CLYDEBANK Women’s Aid has become one of the first services to return to face-to-face support for domestic abuse survivors.

The charity said they had worked hard to make its remote service as safe as possible, but knew how essential the personal contact was.

Their efforts came as new research showed the pandemic’s significant impact on refuge accommodation, child contact and access to justice.

Need is outstripping capacity, warned Scottish Women’s Aid last week, collecting data from local organisations, including Clydebank Women’s Aid (CWA).

A CWA spokesperson told the Post: “We recognised the importance of face-to-face support for women and have prioritised the reopening of this service.

“This service is currently running on an appointment basis to ensure the number of women on our premises are limited and this is thoroughly sanitised.

“It has been a month since we reopened the service and there has been a surge in the number of new referrals.

“We are unable to admit to our refuge currently due to the current guidelines, but will support women to access other safe, temporary accommodation if this is what they want.”

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The national report highlighted abuses of child visitation and contact arrangements and said in some cases the pandemic has been used as an excuse by abusers to not return children to their mothers.

Handovers for child visits have also become “increasingly dangerous” for women and children experiencing abuse.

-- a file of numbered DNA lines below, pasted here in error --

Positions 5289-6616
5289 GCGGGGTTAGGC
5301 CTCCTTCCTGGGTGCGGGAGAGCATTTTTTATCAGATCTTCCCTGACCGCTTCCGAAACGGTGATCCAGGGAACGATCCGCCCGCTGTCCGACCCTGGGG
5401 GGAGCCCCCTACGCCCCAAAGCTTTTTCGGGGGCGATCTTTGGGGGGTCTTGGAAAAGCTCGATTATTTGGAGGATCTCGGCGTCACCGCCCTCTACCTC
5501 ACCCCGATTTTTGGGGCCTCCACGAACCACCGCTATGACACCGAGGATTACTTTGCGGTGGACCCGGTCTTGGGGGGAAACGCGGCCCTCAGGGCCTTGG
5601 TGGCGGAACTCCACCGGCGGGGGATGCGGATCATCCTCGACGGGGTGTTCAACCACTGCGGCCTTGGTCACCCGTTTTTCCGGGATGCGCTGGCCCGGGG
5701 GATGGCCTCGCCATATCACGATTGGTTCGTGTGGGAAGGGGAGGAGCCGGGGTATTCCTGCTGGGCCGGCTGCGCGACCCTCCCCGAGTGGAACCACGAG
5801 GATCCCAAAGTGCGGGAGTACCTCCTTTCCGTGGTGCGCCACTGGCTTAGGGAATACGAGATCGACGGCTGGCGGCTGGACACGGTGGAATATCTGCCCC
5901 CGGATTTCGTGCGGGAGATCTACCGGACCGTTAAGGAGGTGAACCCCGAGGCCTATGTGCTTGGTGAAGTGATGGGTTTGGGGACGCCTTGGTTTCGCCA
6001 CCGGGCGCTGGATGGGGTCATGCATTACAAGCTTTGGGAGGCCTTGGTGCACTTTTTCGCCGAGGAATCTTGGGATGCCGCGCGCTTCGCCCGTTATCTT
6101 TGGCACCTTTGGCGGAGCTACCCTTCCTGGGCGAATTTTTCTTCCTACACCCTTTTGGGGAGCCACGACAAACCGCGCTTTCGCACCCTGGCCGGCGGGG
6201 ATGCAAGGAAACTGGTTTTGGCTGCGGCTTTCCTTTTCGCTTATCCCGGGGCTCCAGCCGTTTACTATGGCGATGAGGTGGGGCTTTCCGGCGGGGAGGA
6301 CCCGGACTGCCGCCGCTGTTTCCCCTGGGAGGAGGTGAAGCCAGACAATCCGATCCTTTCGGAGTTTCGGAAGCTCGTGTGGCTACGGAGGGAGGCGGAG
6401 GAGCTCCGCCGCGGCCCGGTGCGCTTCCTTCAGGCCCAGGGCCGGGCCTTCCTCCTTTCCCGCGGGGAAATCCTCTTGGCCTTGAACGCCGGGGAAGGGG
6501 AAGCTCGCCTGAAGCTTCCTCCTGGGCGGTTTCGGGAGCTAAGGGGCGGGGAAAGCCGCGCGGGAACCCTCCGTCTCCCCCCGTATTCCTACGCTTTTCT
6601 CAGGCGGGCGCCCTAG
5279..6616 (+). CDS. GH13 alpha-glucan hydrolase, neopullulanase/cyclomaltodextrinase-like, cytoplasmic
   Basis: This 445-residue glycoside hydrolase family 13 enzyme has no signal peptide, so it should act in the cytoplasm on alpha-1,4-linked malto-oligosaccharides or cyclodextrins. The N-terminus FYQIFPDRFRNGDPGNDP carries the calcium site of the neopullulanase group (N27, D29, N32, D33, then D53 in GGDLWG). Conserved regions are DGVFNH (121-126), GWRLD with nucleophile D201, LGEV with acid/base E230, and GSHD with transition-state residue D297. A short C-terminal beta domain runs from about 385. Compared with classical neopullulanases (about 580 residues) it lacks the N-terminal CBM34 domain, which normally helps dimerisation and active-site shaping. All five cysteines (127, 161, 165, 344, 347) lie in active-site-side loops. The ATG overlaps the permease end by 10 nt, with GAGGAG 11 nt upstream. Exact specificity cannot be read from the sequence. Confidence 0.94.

More undertakings and bail orders in the courts have also heightened the risk for women whose partners might normally be locked up awaiting trial.

“A significant backlog in trials at all levels of court risks a “debilitating effect on women’s already fragile access to justice”, said the report.

Unveiling the report, Dr Marsha Scott, chief executive of Scottish Women’s Aid, said: “Our 36 local women’s aid groups have responded with a degree of speed, dedication and innovation that is to be commended - especially given that they have done so in the face of difficulties that very often could have been avoided.

“As lockdown and other measures ease, we are expecting a substantial increase in demand for services.

“Better planning is also needed so that, if lockdown measures continue to be required going forward, previous problems affecting domestic abuse service providers and survivors will not be repeated.”

Clydebank Women’s Aid can offer support. Call 0141 952 8118 to make an appointment between 11am and 3pm on weekdays.